What To Do With Frozen Hibiscus Plant? (Hibiscus Cold Damage)


Hibiscus is a tropical plant, so most people bring it indoors in winter as it cannot tolerate cold weather, especially the Tropical Hibiscus species. But what to do if your Hibiscus was outside and has frozen? Let’s find it out.

If your Hibiscus froze, turn on sprinklers to let the plant be covered with ice for insulation, use Growth Enhancer, and wait till spring to prune the damaged leaves and dead branches. Take the potted plants indoors, add mulch around the outdoor plant base and cover it with frost cloth.

There are many things to understand about this subject. In this article, I will share Hibiscus cold tolerance, identify freeze damage, deal with a frozen Hibiscus, and some winter care tips.

Frozen hibiscus plant

Hibiscus plant freezing

Hibiscus plants belong to tropical regions.

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They enjoy growing around warm temperatures, high humidity, and sunny weather.

That is why they are intolerable to cold weather and freeze if exposed to low temperatures for a long time.

There are two types of Hibiscus – Tropical Hibiscus and Hardy Hibiscus. 

Tropical Hibiscus plants are native to warm climatic areas with zones 9 to 12.

They don’t accept temperatures below 50°F.

They need to be brought indoors if grown in colder zones.

Hardy Hibiscus plants are from zones 4 to 8, and they can endure temperatures as low as -20 to -30°F.

They can stay outdoors in colder climates.

Whatever variety you grow, if your region receives frost and you grow them outside, Hibiscus will receive freeze damage.

How do I identify a frozen Hibiscus plant?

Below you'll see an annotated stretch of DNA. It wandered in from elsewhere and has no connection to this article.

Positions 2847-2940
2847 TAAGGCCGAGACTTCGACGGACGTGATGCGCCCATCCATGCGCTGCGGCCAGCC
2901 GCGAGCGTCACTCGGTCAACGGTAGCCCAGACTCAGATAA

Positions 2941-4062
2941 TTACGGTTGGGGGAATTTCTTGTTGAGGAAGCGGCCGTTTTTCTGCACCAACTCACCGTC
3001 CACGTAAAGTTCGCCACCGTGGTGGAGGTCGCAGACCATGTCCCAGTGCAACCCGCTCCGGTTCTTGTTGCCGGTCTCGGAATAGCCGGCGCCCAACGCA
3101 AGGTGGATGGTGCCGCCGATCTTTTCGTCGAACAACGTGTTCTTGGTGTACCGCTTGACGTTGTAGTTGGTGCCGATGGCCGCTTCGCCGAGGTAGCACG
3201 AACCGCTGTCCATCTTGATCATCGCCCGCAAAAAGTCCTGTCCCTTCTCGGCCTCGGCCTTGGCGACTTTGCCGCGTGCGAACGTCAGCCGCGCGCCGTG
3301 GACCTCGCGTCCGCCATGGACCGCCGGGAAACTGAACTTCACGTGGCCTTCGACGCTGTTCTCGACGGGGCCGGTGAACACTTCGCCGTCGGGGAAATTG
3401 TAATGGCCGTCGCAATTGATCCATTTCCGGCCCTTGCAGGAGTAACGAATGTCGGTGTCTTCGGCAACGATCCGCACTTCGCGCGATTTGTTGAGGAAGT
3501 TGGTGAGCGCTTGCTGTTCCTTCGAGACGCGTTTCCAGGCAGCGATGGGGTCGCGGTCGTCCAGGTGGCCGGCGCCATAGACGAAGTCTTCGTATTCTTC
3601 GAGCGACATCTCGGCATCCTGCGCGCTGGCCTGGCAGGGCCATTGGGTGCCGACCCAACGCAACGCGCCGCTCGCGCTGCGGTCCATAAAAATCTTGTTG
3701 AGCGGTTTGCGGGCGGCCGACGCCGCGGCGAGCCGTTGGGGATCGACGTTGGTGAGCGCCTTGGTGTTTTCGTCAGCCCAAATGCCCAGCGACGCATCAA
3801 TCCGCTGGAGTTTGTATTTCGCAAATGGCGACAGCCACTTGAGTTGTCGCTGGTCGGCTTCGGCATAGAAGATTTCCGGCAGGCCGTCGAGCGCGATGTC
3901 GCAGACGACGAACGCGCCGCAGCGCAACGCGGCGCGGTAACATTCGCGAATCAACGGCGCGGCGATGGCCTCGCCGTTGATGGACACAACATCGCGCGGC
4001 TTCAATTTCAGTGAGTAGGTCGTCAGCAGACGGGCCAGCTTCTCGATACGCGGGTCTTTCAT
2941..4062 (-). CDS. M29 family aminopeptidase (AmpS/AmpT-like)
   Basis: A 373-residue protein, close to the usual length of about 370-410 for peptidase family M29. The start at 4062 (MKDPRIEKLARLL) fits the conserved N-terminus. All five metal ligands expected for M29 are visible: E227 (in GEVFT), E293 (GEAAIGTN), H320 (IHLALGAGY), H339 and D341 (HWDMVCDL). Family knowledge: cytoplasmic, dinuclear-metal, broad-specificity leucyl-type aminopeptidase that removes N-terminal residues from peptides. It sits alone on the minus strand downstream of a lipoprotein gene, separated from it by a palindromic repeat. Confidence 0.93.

There are two types of cold damage – frost damage and freeze damage. 

The difference lies in the amount of damage received.

Frost happens when the temperature goes below 32°F, and the cold air remains trapped in the ground.

Hibiscus loses the moisture, warms up the above air, and causes ice crystals on the leaf surface.

This moisture will freeze when the temperature goes below 20°F, causing freeze damage.

To identify a frozen plant, look out for the following signs:

  • Wilted leaves with brown-purplish to black color
  • Flower buds look wilted and slimy
  • Tips of the branches wilt and die

What should I do with a frozen Hibiscus plant?

Be it a Tropical Hibiscus plant or a hardy variety, if it is frozen, don’t panic or don’t get tempted to prune off the damaged leaves and stems immediately.

If your plant has frozen, you can take the following steps to help it come back after the winter:


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Provide warmth

Hibiscus direct sun

Bring them indoors if your plant is outside and still did not get knocked by the freeze.

Add an 8-inch layer of mulch for grounded plants and cover them with a frost cloth.

If the plant is uncovered and frozen, turn on your garden sprinklers and keep them on overnight.

The sprinkler should be kept on high enough so that the plant gets completely drenched. 

The plant is already frozen.

The water from the sprinkler will freeze them more.

The next morning, you will find your plant is completely covered with ice.